The COVID-19 virus lockdown could end overfishing in European waters this year, something European ministers have utterly failed to do despite being required to by law, according to Rainer Froese, a renowned fisheries scientist and a winner of this week’s Ocean Awards.
The lockdown, says Dr Froese, has brought a halving of demand from overseas markets and restrictions on the restaurant trade so fishermen are unable to sell all of their catch and many vessels will stay in port rather than fish out quotas given them by Europe’s politicians.
Ironically, the fishing industry in Europe is clamouring both for compensation and, controversially, to be allowed to catch 25 per cent more fish next year to catch up. But Dr Froese says that Europe’s politicians are already allowing the industry to catch more than the law allows.
Dr Froese, a senior scientist at the GEOMAR Helmholtz Centre for Ocean Research in Kiel, Germany, said he had been much involved with Common Fisheries Policy Reform over the past decade and found himself “bitterly disappointed.”
“This is the year, 2020, when European seas should have been fixed and when overfishing should have ended for good. That is the law. We fought very hard to get that in writing so there is no debate. And it is the law. But they don’t implement it.
“In 2019 of the number of stocks for which there was data, 41 per cent were overfished. In 2020, the year when it should be zero according to the reforms of the CFP, it is more – 46 per cent. The numbers do not even go down. That really angers me a lot.”
Dr Froese, who helped create the wildly successful online encyclopaedia on fish, FishBase, received the Science Award from a panel of independent judges for empowering scientists to assess fish populations swiftly and to challenge conventional wisdom.
He applied the first of three novel statistical methods for which he won the award to reassess 400 European fish stocks in 2016.
He found that two thirds of the fish stocks were subject to overfishing and about half were so small that successful reproduction was endangered, with overfishing worsening the further south you looked from the Barents Sea to the Mediterranean.
“This did not really surprise me. But what surprised me was that while the total catch from the 400 stocks was 8.8 million tonnes, an additional 5 million tonnes could be obtained if we just did it right and implemented the law” – which says stocks must be rebuilt and quotas must be set such that stocks remain larger than the minimum size needed to support high long-term catches.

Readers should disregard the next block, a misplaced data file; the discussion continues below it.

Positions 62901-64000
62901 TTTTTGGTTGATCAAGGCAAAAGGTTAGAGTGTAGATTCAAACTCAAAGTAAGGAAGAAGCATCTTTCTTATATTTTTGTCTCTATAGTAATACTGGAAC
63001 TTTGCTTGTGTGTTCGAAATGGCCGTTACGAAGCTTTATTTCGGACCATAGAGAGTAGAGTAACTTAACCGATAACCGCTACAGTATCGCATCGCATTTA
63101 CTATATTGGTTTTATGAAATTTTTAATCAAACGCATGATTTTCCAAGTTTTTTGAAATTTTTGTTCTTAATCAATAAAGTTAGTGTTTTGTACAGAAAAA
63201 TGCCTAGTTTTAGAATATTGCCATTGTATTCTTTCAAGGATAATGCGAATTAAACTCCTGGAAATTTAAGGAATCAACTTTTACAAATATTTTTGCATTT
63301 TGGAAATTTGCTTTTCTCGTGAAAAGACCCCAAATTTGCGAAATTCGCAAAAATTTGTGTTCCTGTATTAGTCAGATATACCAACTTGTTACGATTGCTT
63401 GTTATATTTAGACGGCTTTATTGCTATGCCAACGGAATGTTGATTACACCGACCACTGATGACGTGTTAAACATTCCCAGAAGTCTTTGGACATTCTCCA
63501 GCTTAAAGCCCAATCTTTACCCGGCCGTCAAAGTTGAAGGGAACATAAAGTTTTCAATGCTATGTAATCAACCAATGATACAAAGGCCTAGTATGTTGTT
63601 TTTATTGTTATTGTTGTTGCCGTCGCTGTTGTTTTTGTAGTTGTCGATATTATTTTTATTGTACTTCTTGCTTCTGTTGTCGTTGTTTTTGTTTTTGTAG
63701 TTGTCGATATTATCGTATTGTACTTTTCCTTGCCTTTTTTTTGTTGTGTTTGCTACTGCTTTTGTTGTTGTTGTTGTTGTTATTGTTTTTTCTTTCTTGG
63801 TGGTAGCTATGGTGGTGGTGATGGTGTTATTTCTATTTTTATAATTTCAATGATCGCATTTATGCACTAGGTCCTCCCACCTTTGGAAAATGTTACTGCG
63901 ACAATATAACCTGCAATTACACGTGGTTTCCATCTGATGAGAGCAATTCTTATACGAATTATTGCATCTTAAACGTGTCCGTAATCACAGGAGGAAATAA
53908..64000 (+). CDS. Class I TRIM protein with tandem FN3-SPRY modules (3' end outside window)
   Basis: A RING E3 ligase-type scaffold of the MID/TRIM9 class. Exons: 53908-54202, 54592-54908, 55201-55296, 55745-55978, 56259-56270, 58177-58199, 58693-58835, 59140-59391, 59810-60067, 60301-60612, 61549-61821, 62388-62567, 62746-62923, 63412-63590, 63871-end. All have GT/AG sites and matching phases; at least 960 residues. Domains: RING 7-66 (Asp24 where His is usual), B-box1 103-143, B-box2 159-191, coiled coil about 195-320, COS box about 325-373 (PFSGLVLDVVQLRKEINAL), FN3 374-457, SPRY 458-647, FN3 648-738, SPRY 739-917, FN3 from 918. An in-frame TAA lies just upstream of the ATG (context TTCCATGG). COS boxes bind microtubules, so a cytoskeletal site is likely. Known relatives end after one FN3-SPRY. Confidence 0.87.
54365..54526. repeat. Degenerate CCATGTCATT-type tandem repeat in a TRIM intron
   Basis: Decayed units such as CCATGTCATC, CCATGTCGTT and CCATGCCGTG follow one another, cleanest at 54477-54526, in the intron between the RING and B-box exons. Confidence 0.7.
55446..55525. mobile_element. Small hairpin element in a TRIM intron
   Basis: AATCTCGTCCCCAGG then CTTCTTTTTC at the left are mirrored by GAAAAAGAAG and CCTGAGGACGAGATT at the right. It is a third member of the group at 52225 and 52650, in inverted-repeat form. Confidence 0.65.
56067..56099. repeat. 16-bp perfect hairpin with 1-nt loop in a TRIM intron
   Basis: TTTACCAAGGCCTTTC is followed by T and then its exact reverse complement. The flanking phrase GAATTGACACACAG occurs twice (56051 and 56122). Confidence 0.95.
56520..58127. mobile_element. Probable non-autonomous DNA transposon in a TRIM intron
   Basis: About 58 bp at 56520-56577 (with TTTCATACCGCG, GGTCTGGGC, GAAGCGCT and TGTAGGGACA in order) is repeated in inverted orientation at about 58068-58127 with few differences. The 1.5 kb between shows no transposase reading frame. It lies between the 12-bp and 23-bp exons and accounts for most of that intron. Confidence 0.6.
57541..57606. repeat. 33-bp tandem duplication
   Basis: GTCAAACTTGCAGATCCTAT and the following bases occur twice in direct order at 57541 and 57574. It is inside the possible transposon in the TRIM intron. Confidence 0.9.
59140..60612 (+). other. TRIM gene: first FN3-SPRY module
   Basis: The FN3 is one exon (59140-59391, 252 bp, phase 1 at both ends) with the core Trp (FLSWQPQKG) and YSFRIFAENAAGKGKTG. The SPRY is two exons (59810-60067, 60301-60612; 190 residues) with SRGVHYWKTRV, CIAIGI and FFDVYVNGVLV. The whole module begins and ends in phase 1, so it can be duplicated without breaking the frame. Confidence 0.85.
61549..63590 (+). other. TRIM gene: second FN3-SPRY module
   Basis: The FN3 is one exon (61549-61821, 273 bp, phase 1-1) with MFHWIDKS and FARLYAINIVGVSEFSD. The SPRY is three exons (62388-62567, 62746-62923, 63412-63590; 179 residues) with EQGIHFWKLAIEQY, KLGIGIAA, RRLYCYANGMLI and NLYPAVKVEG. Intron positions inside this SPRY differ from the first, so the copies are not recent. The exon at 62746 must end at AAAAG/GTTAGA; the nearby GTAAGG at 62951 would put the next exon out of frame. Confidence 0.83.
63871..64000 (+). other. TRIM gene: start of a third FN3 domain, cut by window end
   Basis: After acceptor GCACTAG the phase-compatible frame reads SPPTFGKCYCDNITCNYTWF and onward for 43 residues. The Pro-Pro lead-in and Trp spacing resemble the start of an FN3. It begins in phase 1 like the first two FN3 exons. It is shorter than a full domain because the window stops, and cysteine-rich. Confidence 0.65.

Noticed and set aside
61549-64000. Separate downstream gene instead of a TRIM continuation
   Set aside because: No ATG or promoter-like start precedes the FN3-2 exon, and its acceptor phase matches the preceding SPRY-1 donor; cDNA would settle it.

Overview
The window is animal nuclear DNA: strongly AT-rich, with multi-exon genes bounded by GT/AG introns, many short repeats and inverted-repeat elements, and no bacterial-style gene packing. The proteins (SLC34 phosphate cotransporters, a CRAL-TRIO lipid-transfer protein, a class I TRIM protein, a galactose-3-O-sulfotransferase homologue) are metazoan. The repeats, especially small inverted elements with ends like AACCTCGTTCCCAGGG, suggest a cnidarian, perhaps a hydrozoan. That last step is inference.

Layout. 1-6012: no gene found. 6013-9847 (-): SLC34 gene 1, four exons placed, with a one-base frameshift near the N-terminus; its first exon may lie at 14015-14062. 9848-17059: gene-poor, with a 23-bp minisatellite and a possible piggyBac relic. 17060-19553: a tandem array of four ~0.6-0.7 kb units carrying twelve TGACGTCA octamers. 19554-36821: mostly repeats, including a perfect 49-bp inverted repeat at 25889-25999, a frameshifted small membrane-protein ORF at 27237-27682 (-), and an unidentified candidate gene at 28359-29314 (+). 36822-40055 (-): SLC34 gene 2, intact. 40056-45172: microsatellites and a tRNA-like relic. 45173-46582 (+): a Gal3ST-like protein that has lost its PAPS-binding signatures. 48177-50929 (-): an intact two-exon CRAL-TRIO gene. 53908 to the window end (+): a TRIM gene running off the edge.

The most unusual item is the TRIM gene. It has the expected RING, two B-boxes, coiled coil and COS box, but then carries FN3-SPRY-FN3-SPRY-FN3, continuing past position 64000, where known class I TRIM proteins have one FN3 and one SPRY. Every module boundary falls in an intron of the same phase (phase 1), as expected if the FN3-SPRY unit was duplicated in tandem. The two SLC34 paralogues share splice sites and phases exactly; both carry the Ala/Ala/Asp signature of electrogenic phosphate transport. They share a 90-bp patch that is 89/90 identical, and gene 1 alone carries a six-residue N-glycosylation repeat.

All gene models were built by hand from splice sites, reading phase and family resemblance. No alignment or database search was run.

Since the total production of fish from aquaculture in Europe, including Norway, is 3 million tonnes, Dr Froese’s work shows that we would not need fish farming if we managed wild fish properly.
The time it would take to get to stock recovery and high catches depended on the degree of depletion of the respective stocks, but on average catches had to be reduced for only two years, then they could be set to what they were before. Then they would gradually increase to near the maximum sustainable amount within 5-10 years. Profits of fishers were predicted to double over the same time span.
In a study based on his latest statistical tool for assessing data-poor fisheries, he looked at the populations of rarer by-catch species in North Sea commercial fisheries, such as Thorny skate (Amblyraja radiata) and Vahl’s eelpout (Lycodes vahlii).
He found that the Thorny skate existed at only 10 per cent of its unexploited population size and therefore justified its listing on the IUCN Red List as vulnerable to extinction.
Vahl’s eelpout was not on the red list but at only 11 per cent of its original spawning size it may be included following Dr Froese’s assessment.
Dr Froese was also responsible for the idea behind a paper that came out last year which showed that trawling pressure was higher in Europe’s marine reserves than outside.
His fellow authors were looking for sharks and rays when they found that the abundance of sharks was actually higher outside protected areas than inside them.
“You ask what can be done for those bycatch species? First of all stop trawling in those protected areas, because they are not protected.”
In a long-standing dispute within European law, member states are responsible for marine reserves while the Commission and Council of Ministers have competence for fisheries, so Europe has never managed to agree restrictions on fishing in marine reserves.
Dr Froese’s results were dismissed by the European Commission when he presented them in Brussels on the grounds that they were not done by the Commission’s client marine science agency ICES. He has had trouble when getting his results published from peer reviewers who practice conventional methods, but he persists and his reputation rides high internationally.
Dr Froese is building a web platform using his three statistical methods which he hopes will empower scientists all over the world to properly assess the status of their stocks. “There is no excuse for bad management anymore”, he says.
Conventional data-rich fish stock analysis takes a lot of manpower over several weeks or months, whereas the three statistical methods pioneered by Froese can be in a few days to get statistically meaningful result. “This is empowerment,” he says.
Dr Froese says his methods may turn out to be become the most widely-used in the world, precisely because most of the fished stocks currently have no assessment and regular fisheries scientists can do them with the data at hand. “Data-rich assessments are overly complicated. This is a breakthrough. It will make a big difference,” he says.